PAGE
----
- Bring water. Along that jungle theme mentioned above, the Zoo is very hot and humid. By the end of our 2 hour tour, we were all sweaty and drinking lots of water. You cannot bring food into the Zoo but water bottles and backpacks are fine.
- Grab a map. There is a box on the wall next to the ticket desk where people drop off maps for the next person to use.
- Wear comfortable shoes. We walked for 2 hours straight.
- Stop to read the quirky signs. They are handpainted, some of them rhyme, and all of them are informative.
- Check out the FAQ page of the Zoo's website for more advice.
- If you are interested in getting up close and personal with some of the animals- look into an Animal Encounter on the website.
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The Zoo also operates the adjacent Tropical Education Center (TEC) which has dormitories, cabanas, and larger guest houses that accommodate families. There is electricity but no AC (does have fans though). Prices are reasonable and include dinner and breakfast. The best option if you are thinking about the night safari.
Owned by the filmmaker in charge of the documentary that started the Belize Zoo, this guesthouse has a close relationship with the Zoo and is recommended on their accommodation page. It also gets pretty good reviews on TripAdvisor and booking.com. No AC but does have fans and rates include breakfast.
In San Ignacio (an hour away from the Zoo)
We stayed here 2 separate times on our last trip, bookending an excursion over to Tikal. It's a great resort for the money, far less than the eco-resorts outside of town but with a little less of their expectations. The view is fabulous and the location is spot on. Perched on a hill above San Ignacio, you are also across the street from the Mayan ruins at Cahal Pech. We would stay here again, especially in the bungalows on the hillside.
If you want to stay in one of the eco-resorts, this is one of the cheaper ones, although still extortionate compared to the places in town. It is one of my favorite resort stays ever though. The grounds are beautiful, the staff goes the extra mile, and the food at the restaurant is out of this world. You can rent canoes to take out on the river, or just read in the hammocks. Two night minimum stay.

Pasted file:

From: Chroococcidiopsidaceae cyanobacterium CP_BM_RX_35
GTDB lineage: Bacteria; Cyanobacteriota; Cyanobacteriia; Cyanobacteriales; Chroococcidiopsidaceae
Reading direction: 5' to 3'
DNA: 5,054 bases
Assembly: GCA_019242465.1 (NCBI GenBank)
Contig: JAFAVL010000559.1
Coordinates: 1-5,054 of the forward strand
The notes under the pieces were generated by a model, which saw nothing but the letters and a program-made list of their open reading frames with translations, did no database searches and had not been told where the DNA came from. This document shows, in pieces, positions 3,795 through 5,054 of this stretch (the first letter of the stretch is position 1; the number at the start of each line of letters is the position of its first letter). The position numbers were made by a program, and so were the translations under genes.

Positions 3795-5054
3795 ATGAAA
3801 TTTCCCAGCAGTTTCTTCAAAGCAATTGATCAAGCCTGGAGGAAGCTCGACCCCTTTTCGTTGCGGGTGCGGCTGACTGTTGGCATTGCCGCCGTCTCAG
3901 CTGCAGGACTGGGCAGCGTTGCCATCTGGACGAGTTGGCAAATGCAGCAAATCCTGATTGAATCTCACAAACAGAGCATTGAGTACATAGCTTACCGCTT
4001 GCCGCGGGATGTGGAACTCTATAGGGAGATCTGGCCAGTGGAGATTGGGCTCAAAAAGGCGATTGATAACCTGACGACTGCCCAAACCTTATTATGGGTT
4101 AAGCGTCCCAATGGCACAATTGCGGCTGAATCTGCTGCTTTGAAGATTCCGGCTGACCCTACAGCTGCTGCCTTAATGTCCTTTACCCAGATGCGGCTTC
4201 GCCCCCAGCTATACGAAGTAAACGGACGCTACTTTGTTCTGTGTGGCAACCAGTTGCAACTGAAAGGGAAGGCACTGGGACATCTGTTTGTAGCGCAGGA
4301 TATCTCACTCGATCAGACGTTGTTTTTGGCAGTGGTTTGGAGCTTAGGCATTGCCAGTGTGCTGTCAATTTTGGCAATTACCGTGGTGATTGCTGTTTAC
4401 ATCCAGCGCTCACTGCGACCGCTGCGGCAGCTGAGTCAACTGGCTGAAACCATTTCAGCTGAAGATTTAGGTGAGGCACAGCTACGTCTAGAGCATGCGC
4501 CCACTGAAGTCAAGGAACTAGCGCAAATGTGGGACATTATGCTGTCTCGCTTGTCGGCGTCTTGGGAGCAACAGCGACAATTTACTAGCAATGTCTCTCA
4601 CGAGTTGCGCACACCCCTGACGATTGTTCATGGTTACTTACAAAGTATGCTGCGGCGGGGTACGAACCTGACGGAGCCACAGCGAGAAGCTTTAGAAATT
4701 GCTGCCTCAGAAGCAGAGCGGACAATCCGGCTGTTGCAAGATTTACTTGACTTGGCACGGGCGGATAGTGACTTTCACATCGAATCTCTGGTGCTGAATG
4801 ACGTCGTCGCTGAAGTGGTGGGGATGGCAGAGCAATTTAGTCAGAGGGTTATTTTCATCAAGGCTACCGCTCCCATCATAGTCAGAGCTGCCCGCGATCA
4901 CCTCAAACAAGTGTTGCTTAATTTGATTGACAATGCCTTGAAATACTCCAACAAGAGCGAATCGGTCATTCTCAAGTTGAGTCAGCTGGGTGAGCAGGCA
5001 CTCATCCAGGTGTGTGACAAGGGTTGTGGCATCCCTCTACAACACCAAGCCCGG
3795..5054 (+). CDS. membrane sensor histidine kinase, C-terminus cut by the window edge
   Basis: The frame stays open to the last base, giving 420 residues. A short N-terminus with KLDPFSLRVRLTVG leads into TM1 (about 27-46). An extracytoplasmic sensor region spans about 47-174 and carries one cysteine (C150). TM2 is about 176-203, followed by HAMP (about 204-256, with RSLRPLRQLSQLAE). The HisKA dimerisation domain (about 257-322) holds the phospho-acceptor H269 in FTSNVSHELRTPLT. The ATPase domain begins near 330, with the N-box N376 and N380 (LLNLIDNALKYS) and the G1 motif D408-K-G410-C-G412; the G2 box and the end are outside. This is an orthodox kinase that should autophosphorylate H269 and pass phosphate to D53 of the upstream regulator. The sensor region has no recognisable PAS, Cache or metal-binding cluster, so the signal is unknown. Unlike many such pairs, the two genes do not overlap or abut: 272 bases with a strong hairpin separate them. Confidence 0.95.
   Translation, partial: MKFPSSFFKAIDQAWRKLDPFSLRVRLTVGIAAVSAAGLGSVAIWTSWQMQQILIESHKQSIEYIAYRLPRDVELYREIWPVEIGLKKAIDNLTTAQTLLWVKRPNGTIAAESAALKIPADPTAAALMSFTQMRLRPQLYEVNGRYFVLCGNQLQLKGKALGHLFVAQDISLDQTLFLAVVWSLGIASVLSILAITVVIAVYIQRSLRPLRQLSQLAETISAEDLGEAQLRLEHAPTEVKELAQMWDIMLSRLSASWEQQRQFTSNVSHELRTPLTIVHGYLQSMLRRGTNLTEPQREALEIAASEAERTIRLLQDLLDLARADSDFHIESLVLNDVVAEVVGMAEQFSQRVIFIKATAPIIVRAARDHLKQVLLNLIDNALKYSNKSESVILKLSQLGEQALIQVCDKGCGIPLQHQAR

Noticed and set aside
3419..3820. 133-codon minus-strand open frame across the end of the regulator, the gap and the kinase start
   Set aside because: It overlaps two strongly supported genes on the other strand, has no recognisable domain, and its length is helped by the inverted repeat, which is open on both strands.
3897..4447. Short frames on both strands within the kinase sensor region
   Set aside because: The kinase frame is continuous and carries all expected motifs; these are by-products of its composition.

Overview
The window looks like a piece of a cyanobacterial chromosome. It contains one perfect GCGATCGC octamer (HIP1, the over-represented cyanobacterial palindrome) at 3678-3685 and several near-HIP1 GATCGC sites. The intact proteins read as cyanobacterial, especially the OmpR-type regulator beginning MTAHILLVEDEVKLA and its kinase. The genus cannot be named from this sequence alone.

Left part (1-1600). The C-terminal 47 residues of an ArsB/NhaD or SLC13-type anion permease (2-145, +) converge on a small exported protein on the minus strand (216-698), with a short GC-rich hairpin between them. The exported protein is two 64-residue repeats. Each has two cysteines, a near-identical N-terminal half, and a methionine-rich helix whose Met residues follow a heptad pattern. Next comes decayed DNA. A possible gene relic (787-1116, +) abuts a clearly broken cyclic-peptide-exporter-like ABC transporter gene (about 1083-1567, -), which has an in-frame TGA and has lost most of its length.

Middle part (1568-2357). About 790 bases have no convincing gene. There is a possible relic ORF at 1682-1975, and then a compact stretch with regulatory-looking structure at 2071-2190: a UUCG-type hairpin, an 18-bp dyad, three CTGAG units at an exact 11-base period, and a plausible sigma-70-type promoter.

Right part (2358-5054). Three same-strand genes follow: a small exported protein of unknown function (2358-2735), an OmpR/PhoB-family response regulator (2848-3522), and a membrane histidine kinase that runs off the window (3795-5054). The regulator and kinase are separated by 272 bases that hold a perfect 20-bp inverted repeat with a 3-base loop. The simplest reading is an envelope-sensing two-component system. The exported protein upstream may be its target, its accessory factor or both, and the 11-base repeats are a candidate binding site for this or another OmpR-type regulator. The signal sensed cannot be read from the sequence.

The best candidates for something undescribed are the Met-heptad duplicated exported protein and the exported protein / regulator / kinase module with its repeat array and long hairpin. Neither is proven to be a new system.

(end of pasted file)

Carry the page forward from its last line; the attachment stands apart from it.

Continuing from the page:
Transportation To The Zoo
Most hotels and resorts can organize transportation to and from the airport or you can rent a car from the airport. Driving is fairly safe in Belize as there isn't much traffic and there are only 5 highways (that means paved, 2 lane roads) in the whole country. You will need to watch for pedestrians walking along the highway. This blog has great tips for driving in country.
There is a bus you can take to the Zoo--head to Belize City Bus Terminal and look for the non-express bus heading to Benque or Belmopan. Tell the driver you want to get off at the Zoo. Leaving the Zoo, you will need to walk out to the highway and flag down a non-express bus going your way. I have never done this since I have always been traveling with large groups of family members or very small children but enough people talk about it on TripAdvisor forums that I believe it is pretty common. This would definitely be the cheapest way to get to and from the Zoo.
I have always used William's Belize Shuttle on my trips around Belize and have been very pleased. We paid $25 USD per person for a group of 8 to travel to San Ignacio from the airport. You can stop at the Zoo on the way, which makes the price $35 USD per person. All four times I have used William's Belize Shuttle, they have been on time, good drivers, and lots of fun to talk to. The drivers have been great sources of information about Belize and answering all kinds of questions from the political to the pop culture. On our last trip, our driver Fermin also happened to be a volunteer at the Zoo and offered to walk around with us, giving interesting background info on many of the animals. He really helped make our Zoo trip awesome.